This paper documents the impact of the 1996 federal welfare legislation on rural families in Missouri. We analyze primary data obtained from interviews with 162 single-mother families with children residing in six rural counties in Missouri who are either former or current welfare recipients. This information was substantiated by focus group interviews with current or former welfare recipients conducted between 1998 and 2000. The results provide useful insights into the impacts of welfare reform on families in rural America. Welfare recipients in rural areas have higher levels of education and job experience than the general welfare population in the nation, but they live in areas with fewer job opportunities and very poor public transportation. Those who are employed are making an average of $5.50 per hour and continue to live in poverty. With the economy slowing down across the nation, rural welfare recipients are beginning to increase again, after several years of decline. For rural women to exit welfare, improvement in a variety of work support programs including wages, EITC, Food Stamps, childcare, and transportation will have to be made. In addition, opportunities for postsecondary education must be available for low-income women who want to pursue their education beyond high school. (author abstract)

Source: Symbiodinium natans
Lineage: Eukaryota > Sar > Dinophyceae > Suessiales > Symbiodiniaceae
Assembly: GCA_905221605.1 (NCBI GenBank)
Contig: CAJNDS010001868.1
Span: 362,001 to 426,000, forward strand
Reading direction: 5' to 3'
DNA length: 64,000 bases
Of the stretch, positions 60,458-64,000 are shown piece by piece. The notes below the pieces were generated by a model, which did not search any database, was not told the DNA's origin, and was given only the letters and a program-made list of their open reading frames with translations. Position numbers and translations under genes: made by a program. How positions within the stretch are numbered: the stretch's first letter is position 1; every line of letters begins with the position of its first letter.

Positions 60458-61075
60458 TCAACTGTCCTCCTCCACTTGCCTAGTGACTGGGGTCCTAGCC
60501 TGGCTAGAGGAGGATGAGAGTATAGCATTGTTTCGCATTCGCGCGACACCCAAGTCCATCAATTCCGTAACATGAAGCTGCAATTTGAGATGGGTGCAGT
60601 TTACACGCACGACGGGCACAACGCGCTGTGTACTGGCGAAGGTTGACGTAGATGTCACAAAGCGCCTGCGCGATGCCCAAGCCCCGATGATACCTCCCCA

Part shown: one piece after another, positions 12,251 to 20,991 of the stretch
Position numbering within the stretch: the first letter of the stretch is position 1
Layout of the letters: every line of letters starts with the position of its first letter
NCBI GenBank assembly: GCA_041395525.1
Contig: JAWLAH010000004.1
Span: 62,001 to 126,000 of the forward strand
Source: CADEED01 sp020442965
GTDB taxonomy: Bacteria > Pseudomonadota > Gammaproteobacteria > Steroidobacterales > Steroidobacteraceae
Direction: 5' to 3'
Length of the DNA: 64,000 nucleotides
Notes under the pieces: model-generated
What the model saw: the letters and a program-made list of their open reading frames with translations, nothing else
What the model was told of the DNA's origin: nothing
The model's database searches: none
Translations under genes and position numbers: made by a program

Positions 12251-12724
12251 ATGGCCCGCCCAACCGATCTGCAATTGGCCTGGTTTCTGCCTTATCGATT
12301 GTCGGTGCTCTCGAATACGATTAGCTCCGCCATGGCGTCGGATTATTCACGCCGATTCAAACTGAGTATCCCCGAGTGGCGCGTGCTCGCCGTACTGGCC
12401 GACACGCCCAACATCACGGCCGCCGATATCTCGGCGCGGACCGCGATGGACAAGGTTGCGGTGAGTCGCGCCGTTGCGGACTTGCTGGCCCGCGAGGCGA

Sort by

Topical Area(s)

Popular Searches

Source

Year

Year ranges from 2003 to 2016

Reference Type

Research Methodology

Geographic Focus

Target Populations